Re: Caterpillar 12 grader
02 Dec 2011 13:45 #68336
Chester - It should have a chassis ID plate riveted to the curved section of the frame in front of the control box/blade lift gears .. and it should have an ID plate with the same S/N riveted to the LHS of the upper part of the block, just next to the starting engine. Often, the S/N is letter stamped into the metal of the block or the frame as well. (LHS is looking from flywheel towards front of engine).
The Cat 12 was released as an entirely new machine in July 1938, powered by the new diesel D4600, 4.25" bore engine. The first S/N prefix of the diesel Cat 12 was 9K.
A "gas" Cat 12 was produced from 1939, using the 4600G "gas" engine. This machine had a S/N prefix of 6M. These are a very rare machine, only 56 were produced before production ended in 1942.
The 9K series was produced from 1938 to 1945, when the S/N prefix ran out at 9K9999, as Cat did not use S/No's above 9999 in those days.
As a result, Cat 12's produced after 9K9999 went over to the "7T" prefix, with 9K9999 being followed by 7T0001 off the production line.
The 7T was produced until 1947, when the "new" Cat 12 appeared, powered by the "new" D318, 4.5" bore diesel engine, and wearing a new S/N prefix of 8T.
Now, here's the interesting part. In 1936, the U.S. Govt passed a law banning the export of motor graders to the S.E. Asian region, due to Japan's military aggression in the region.
The Americans saw the motor grader as a highly useful instrument for military airfield construction use, and their perceptions were correct, as it turned out.
The Australian Cat dealers were appalled at being denied a supply of Cat graders, so Waugh & Josephson, the NSW Cat dealers, approached Cat about building Cat graders in Australia.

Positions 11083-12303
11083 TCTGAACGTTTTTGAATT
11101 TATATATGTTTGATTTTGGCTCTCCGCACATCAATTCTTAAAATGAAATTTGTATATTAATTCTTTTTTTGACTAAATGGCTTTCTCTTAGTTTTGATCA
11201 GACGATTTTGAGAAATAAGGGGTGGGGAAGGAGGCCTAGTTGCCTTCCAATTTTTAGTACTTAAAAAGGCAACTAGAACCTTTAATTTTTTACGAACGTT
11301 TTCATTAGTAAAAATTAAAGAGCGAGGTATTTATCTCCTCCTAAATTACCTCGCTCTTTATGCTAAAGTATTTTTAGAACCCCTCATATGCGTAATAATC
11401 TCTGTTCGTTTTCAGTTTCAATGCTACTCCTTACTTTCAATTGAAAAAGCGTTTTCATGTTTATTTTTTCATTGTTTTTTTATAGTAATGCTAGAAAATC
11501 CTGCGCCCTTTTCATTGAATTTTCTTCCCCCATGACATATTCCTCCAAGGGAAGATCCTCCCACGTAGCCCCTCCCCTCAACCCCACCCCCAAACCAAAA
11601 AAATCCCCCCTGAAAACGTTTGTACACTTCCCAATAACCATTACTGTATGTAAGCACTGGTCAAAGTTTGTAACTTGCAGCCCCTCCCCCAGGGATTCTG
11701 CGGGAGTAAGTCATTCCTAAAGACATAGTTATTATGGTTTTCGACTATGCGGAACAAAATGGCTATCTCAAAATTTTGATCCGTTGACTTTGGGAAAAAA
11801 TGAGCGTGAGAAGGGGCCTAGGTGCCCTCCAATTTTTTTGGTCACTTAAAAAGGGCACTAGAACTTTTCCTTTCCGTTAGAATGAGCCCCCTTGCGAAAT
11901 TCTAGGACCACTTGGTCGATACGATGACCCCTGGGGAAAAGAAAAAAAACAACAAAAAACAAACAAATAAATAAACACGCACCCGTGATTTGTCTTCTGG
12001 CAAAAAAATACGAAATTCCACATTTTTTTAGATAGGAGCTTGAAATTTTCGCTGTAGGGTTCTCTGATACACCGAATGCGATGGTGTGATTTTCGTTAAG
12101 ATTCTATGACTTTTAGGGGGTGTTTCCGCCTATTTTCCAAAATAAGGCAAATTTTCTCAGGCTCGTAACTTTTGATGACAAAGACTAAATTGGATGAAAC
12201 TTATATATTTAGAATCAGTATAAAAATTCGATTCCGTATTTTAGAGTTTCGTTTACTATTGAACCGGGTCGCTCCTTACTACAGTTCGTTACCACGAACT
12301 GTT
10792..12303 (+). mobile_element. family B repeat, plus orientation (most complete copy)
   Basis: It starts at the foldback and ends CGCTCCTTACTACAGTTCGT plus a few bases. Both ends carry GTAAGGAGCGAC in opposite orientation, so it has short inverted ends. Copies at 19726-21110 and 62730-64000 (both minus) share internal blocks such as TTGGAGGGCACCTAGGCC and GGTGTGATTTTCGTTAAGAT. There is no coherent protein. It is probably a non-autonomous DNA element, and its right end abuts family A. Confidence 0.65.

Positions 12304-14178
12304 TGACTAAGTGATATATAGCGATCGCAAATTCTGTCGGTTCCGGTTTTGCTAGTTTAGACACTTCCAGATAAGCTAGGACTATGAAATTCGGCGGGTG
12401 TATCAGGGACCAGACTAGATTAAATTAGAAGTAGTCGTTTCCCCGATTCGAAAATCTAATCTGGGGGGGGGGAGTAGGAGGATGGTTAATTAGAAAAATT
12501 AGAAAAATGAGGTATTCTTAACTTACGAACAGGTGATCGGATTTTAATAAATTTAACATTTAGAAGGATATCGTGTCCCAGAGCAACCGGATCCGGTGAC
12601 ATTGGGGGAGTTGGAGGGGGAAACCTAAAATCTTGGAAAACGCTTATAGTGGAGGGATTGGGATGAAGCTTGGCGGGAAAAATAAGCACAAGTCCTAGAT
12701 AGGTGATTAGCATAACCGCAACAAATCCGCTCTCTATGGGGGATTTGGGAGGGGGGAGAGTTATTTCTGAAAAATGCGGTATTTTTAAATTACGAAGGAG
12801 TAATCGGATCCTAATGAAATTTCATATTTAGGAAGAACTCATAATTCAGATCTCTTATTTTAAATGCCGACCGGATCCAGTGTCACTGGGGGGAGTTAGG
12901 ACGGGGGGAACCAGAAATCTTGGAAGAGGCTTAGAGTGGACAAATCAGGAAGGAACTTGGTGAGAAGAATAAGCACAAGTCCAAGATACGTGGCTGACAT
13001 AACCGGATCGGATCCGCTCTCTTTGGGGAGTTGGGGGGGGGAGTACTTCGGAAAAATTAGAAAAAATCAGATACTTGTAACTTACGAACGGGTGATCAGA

W&J possessed major engineering construction workshop facilities.
Cat agreed to the deal, a world first, where Cat equipment was built outside the U.S., and W&J went on to build approximately 600 Caterpillar graders between 1936 and 1946.
In 1946, the agreement with W&J was rescinded, and a full "licence to build" for a wide range of Cat equipment, was given to Steelweld P/L. The Steelweld "licence to build" was the first post-War overseas "licence to build" issued by Cat. Cat later issued "licences to build" to companies in France, the U.K, South Africa and N.Z.
These W&J graders were initially called "Caterpillar Speed Patrols", to differentiate them from the U.S. built Caterpillar Auto Patrol, as the Cat grader was known, prior to 1939.
The W&J workshops built the majority of the grader frame, and the fully-completed engines and transmissions were imported from the U.S. and installed in the frame.
These W&J built graders were supplied with engines that had industrial engine S/N prefixes. The initial W&J graders were built on the Cat No 10 and No 11 design, which was the current big Cat grader in 1936.
In 1939, W&J commenced building Cat 12's under licence, and the W&J built Cat graders provided the majority of our military graders during WW2 for defence use.
The Cat 12 was initially called the No 12 Auto Patrol .. but in 1939, it was simply renamed the the Caterpillar No 12 motor grader.
Some U.S.-built Cat 12 graders with the 9K prefix were shipped in by the U.S. forces as well, to boost the numbers. These graders usually came as part of American engineer battalion plant, and I'm not sure how many were left behind when the Yanks moved on.
When the Yanks moved on to the islands further North, and eventually to Japan, they took the graders and their useable plant with them. A few of the graders may have been left behind, if they were unserviceable. A number of U.S.-built 9K series, Cat 12 graders, were possibly salvaged at the end of WW2 from islands close to Australia, and shipped in to Australia for repair/sale or for the salvagers use.
The W&J built Cat graders left in serviceable condition are few and far between. They are a unique part of Cat history. There is one restored one here, owned by a farmer in the Northern wheatbelt of W.A.
thankyou Ron that ws most enlightening , cant wait to get home and start scratching around, Military it is imported or local will be interesting to see
do you know the fellow well enough who has the restored one you mention to get som ephotos so I can compare it There is a number stamped into the injector pump , would that help or would all 12's use the same injector pump , I wil have ferret around and see what I can come up with.